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In the past, the rules for soaring competitions in the US and many other countries have not permitted gliders (sailplanes) to have working gyroscopic instruments installed, to prevent pilots from being able to "cheat" by continuing their thermal climbs into clouds in violation of the relevant air regulations and/or the rules in place for the contest.

(The hazard of putting dozens of gliders into the same cloud is obvious, hence cloud-flying was sometimes banned by competition rules even in nations where it was permitted by the air regulations.)

As a result of these rules, in the past it was not uncommon to see a glider at a contest with blank hole in the instrument panel where the turn rate indicator had been temporarily removed.

But an ASE answer has stated

These days, AHRS is dirt cheap, and it is available on many common flight computers and varios.

Here are images of a variometer1 with an AHRS-driven artificial horizon display2--

Butterfly vario in vario mode

Butterfly variometer in variometer mode

Butterfly vario in artificial horizon mode

Butterfly variometer in attitude indicator mode

This advance in technology naturally raises the following questions--

Do the rules used in modern soaring competitions still ban dedicated gyroscopic flight instruments such as the old-style mechanical turn rate indicator and attitude indicator?

Do the rules used in modern soaring competitions forbid the use of instruments with the capability of displaying a simulated "attitude indicator" driven by means of AHRS (artificial horizon reference system)?

If an instrument with such a capability is allowed, is there a requirement that the attitude indicator display not actually be used, i.e. that that particular display screen not be selected in flight?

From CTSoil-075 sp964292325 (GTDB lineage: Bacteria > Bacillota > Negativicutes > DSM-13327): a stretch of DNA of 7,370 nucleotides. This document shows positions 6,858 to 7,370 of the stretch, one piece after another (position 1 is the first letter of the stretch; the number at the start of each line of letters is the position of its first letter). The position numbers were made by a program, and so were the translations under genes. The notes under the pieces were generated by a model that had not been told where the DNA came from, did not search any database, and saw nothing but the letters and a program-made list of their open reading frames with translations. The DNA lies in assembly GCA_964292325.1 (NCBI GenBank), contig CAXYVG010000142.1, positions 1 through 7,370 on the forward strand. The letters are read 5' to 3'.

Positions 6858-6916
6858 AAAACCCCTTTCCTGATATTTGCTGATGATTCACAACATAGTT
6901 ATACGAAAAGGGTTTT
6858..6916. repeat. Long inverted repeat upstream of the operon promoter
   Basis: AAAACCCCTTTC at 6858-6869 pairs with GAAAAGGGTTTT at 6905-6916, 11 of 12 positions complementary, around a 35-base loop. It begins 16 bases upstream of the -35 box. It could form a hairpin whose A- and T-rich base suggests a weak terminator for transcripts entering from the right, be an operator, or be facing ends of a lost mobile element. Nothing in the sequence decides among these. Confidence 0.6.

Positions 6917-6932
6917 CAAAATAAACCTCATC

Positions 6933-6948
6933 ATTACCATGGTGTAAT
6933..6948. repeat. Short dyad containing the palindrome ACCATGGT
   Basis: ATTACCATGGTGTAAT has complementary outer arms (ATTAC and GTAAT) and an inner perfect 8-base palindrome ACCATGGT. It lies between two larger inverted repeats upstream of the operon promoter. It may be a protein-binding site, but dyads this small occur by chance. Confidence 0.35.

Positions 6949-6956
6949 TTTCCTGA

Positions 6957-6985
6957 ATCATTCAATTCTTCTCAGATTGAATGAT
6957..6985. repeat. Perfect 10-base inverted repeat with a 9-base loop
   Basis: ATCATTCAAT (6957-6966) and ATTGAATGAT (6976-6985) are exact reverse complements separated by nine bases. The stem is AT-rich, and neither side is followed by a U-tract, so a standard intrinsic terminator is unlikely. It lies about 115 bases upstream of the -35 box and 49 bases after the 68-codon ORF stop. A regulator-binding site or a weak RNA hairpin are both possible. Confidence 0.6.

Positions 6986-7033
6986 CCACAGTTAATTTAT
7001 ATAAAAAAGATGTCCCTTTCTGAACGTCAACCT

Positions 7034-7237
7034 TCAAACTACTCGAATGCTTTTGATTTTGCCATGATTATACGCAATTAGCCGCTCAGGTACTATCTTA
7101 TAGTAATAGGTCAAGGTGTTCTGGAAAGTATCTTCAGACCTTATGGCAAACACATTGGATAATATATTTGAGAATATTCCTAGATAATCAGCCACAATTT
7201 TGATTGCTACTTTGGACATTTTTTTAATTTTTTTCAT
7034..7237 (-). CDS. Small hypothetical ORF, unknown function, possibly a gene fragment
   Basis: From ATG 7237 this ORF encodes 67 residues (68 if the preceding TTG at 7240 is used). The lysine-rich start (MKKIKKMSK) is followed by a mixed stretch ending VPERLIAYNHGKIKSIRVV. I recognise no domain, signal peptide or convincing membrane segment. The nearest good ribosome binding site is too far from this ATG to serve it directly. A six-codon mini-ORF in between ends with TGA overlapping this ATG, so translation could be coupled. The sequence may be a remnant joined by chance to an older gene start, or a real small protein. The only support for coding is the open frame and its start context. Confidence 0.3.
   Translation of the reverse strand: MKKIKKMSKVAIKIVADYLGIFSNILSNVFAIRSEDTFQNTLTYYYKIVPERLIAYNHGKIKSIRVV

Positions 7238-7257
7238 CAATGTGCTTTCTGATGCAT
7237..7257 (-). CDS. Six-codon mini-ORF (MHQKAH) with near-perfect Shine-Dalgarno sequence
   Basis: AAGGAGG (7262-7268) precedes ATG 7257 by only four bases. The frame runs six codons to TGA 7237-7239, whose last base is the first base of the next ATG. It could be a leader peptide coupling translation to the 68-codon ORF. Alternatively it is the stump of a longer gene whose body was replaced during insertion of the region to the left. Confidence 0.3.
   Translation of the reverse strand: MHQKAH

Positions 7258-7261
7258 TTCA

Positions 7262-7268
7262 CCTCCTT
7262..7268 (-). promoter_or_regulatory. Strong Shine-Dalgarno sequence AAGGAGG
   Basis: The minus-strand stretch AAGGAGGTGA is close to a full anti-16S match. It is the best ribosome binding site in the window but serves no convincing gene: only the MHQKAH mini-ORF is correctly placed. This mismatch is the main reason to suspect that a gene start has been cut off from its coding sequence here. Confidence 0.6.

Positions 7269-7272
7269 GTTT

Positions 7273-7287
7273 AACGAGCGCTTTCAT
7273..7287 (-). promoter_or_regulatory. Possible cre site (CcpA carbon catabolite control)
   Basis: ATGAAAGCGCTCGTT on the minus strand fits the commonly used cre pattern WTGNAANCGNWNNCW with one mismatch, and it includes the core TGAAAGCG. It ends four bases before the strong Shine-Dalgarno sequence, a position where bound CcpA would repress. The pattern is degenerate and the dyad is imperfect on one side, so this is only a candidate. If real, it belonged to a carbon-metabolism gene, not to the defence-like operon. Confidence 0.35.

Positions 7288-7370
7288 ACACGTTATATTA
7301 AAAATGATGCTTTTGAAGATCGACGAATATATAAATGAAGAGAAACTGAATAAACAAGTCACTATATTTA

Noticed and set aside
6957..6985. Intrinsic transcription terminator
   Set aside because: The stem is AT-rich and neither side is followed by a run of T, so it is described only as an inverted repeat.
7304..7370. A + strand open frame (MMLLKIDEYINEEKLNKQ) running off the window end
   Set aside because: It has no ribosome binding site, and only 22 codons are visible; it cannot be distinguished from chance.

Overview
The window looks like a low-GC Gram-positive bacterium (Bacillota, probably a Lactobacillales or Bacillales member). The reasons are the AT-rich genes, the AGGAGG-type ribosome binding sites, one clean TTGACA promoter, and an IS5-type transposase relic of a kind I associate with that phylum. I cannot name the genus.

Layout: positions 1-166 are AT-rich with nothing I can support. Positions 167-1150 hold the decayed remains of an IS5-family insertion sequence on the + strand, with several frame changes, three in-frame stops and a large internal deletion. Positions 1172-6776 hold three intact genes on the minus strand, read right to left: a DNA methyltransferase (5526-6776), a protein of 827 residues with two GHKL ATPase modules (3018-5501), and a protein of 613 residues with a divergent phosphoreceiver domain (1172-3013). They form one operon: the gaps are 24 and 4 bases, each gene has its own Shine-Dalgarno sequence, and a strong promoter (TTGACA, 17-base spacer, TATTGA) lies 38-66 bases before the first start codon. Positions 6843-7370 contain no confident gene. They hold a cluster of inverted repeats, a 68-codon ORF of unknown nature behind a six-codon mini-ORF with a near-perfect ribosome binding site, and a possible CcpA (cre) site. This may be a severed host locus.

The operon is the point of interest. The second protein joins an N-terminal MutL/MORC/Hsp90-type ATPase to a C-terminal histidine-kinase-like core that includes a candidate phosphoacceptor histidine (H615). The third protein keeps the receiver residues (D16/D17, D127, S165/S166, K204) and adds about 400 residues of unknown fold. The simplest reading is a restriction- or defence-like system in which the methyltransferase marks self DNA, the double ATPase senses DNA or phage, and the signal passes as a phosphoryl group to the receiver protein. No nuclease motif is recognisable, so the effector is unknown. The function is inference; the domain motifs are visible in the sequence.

If so, would the selection of that screen be "flagged" in some way such that it will be known after landing-- similar to if a motorglider uses its motor during a contest task?

A close look at the website that is the source of the images included in this question reveals that in the particular case of the "Butterfly" variometer, the articial horizon display "can be deactivated in a tamper-proof manner". Is such deactivation actually required by the rules in place for soaring contests?

Basically I'm asking if, in soaring contests where the rules prohibit cloud flying, there's anything other than "the honor system" in place to prevent pilots from using a modern variometer featuring an AHRS-driven attitude indicator display to "cheat".

Are the flight tracks evaluated afterwards and compared to the forecast or reported cloud bases? That would seem to allow for at least a thousand feet or so of "cheating" due to variations in cloud base over time and space--

My question is not meant to be specific to the USA, but answers should note which nation they are describing.

Any rules that apply to record attempts, badge flights, etc rather than to actual contests would also be of interest.

I'm asking specifically about sailplane competition, not hang gliding or paragliding.

Footnotes--

  1. The primary reason that AHRS systems began to be integrated into sailplane variometers was to facilitate the use of accelerometers to provide faster detection of changes in vertical speed than would be practical with an instrument purely based on changes in atmospheric pressure.

  2. Source of images-- "Craggy Aero" website

Some other related ASE questions and answers of interest--

Can you fly a glider in a cloud on primary instruments?

Can you fly a glider in a cloud on primary instruments?

Can you fly a glider in a cloud on primary instruments?

In what airspace may gliders fly in clouds in the UK without an IFR flight plan and without contacting any air traffic control facility?

Other resources of related interest--

"Teaching Instrument Flying"-- Instructor Training Notes-- Dartmoor Gliding Society -- note the comment on page 1, "It is recommended that an ‘Attitude Indicator’ is not used for initial training because this leads to over reliance on a single instrument." As hard as it may seem for today's pilots to believe, there is a long history of cloud-flying in sailplanes, especially in European countries and Great Britain, relying on a turn rate indicator as the sole gyroscopic instrument. Older books such as "New Soaring Pilot" by Welch, Welch, and Irving (3rd ed 1977) discuss this practice in detail.

"Instrument Flying Training Notes"-- Dartmoor Gliding Society -- Note the comment on page 3, "The use of the AI is not included within this course."